Andy’s asking everyone to rate themselves 1 to 10 on these to spot their gaps.

He’s hearing that HR and L&D are shifting more and more on this and that sometimes it’s the business / senior leaders who are resistant to change – it feels scary and risky.  This is where the roe of consultant comes in where we provide options, broaden mindsets, bring examples and evidence of where this stuff’s been done before successfully.

Creatures metamorphosise without even realising it!  Think caterpillar.  They just do it.  It happens in the natural word because if the creature stays in that existence there’s more probability of dying.  Tadpoles change into frogs at different paces by sensing their environment and whether it’s right t change.  We’ll all change at different rates

CIPD are providing more online learning – their CIPD Level 5 in L&D got 18 people in 2013/14 and the online one now has a cohort of 220 (first one got 58 people)!  People from round the world can access – fantastic opening of the opportunity to more!

Insights from audience questions – future learning isn’t all about tech – maintain social, give knowledge one way, maintain social/interaction/debate/discussion in another. Keep learning blended – some employees won’t have the skills or access to tech to engage with this in the same way.  Play the role of consultant to help leaders become aware of the different options to an all day course, the stories and benefits seen by other orgs, the benefit for your org – ideally not just about cost/resources saving.  Find new ways to measure the impact of learning – bums on seats definitely won’t work with this.

Final thought – this is moving fast.  CIPD is tracking these 10 key shifts that have been hared today.  We now all need to think about how we shift from the old ways to these future-focussed ways.  Your learners will love you for embracing some of these new things.

This post has been live-blogged from #CIPDMAP15.  I’ve done my best to represent the content accurately and fairly but some errors may exist.  Most of it is the speakers’ content and I aim to show the bits that are my opinion.


#CIPDMAP15 A Professional Approach to Development

First up for the 2015 Midlands Area Partnership Event is Louise Fisher, HR Director of Xerox Europe, talking about a professional approach to development.

Louise is going to talk about her career and she’s going to share what the CIPD is doing and has done to help everybody here with their careers.

Louise’s Career

Spent in retail management at the start.  Louise learnt so much about business and making money – from high street fashion – leartn about speedy decision making.  Next a business that had a valued brand that actually wnet on the balance sheet.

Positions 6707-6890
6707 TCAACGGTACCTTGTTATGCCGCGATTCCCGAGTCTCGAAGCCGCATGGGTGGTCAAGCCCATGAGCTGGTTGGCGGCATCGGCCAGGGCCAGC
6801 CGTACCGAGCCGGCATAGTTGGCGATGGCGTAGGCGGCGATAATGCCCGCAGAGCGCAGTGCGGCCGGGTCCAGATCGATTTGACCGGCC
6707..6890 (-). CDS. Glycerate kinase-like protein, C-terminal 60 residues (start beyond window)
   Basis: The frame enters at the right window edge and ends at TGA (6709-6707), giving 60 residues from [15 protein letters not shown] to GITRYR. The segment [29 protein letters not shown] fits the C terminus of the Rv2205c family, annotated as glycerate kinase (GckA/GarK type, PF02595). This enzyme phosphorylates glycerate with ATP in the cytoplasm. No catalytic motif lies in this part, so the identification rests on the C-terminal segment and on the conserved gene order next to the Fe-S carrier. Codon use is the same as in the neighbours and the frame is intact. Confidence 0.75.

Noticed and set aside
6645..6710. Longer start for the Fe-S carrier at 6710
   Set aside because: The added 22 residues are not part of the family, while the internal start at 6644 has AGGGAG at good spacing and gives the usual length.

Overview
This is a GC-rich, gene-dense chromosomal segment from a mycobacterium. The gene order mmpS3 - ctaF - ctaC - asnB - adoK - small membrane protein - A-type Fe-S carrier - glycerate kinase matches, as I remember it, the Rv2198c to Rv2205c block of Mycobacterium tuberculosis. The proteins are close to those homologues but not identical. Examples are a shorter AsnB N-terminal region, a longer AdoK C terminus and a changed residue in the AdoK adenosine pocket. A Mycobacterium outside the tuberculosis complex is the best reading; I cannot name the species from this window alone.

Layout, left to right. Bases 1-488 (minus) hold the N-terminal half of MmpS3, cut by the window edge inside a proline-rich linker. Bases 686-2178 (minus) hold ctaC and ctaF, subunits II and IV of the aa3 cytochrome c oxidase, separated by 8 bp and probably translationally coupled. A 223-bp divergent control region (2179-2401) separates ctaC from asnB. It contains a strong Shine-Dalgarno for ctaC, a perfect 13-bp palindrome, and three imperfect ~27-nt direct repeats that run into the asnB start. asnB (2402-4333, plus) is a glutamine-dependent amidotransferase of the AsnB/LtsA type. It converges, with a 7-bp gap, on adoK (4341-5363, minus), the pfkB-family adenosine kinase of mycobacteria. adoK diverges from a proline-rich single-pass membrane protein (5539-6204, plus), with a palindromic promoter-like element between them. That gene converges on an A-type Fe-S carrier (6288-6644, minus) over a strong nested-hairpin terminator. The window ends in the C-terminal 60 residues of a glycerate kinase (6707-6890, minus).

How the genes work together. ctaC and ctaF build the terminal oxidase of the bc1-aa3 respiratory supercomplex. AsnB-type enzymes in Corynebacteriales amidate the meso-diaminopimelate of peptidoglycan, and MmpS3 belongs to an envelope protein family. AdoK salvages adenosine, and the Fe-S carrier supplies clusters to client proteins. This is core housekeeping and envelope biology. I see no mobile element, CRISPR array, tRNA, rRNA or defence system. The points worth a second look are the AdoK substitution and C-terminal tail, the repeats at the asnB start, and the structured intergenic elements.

Sector most enjoyed in early career was hotel industry – thought retail was tough until worked there.  365 days a year.  Lots of learning about scheduling and rostering.  And great opportunities for holidays.

Having dne management training, Louise then moved into PErsonnal and stayed there ever since but specialised in L&D, Mgmt dvlpmt, Org dvlpmt.  She took risks with her career choices – she went to different sectors, did different roles – you learn so much by getting out of the familiar.

She regrets never working abroad, learn a language and be immersed in a whole different culture.

Louise’s qualification was the IPM which had a lot of basis in psychology and human behaviour.  Great knowledge to gain early and to help in her roles.  Then in the 90’s she did a masters degree – another injection of knowledge and insight to apply back at work.

Louise is now the chair of the CIPD.  In the 80’s and 90’s she sat on a branch committee that positively influenced her day job.  Then she was appointed as a board member of the CIPD.  For the first few months she behaved like an HR person when in fact what they needed was the focus on the governance of the charity.  She was also on the audit committee for 6 years.  All giving a completely different experience than she would ever have gained from a normal day job.

Benefits of volunteering with CIPD – shows flexibility, commitment, desire to learn, a breadth of experience and knowledge.

When at the start of her career Louise felt frustrated because she felt she had lots more she could do.  and she did but she needed to become more mature, to take more time to stop and reflect.  She did this in her 4th year in this role to consolidate – this frustrated her but it was the right thing.  Gave her time to think broader than the day job.

Being a director was an huge eye opener being out of the day to day.

Louise believes every HR person should have a specialism in one of the HR disciplines.  Stands you in good stead.  Underpinning her’s was L&D and it enabled her to be more strategic, stepping away from the reactive day-to-day to think bigger, to research, to think, to gain time to make conscious choices and to work to a longer time frame than just ‘what’s happening today’.

Louise has spent time as the No2 to a couple of HR Directors and enjoyed it, had a lot of freedom, was responsible for lots of interesting projects.  And always wondered if she could do a No1.  She did her first HRD role in a printing role, as a 1200 employee business she was bored after 6 months.  So she then started to work with each of the MDs within the business to help them think more strategically about their people.

She then went back into corporate – a very different environment to a small privately owned business – both helpful and demonstration of flexibility.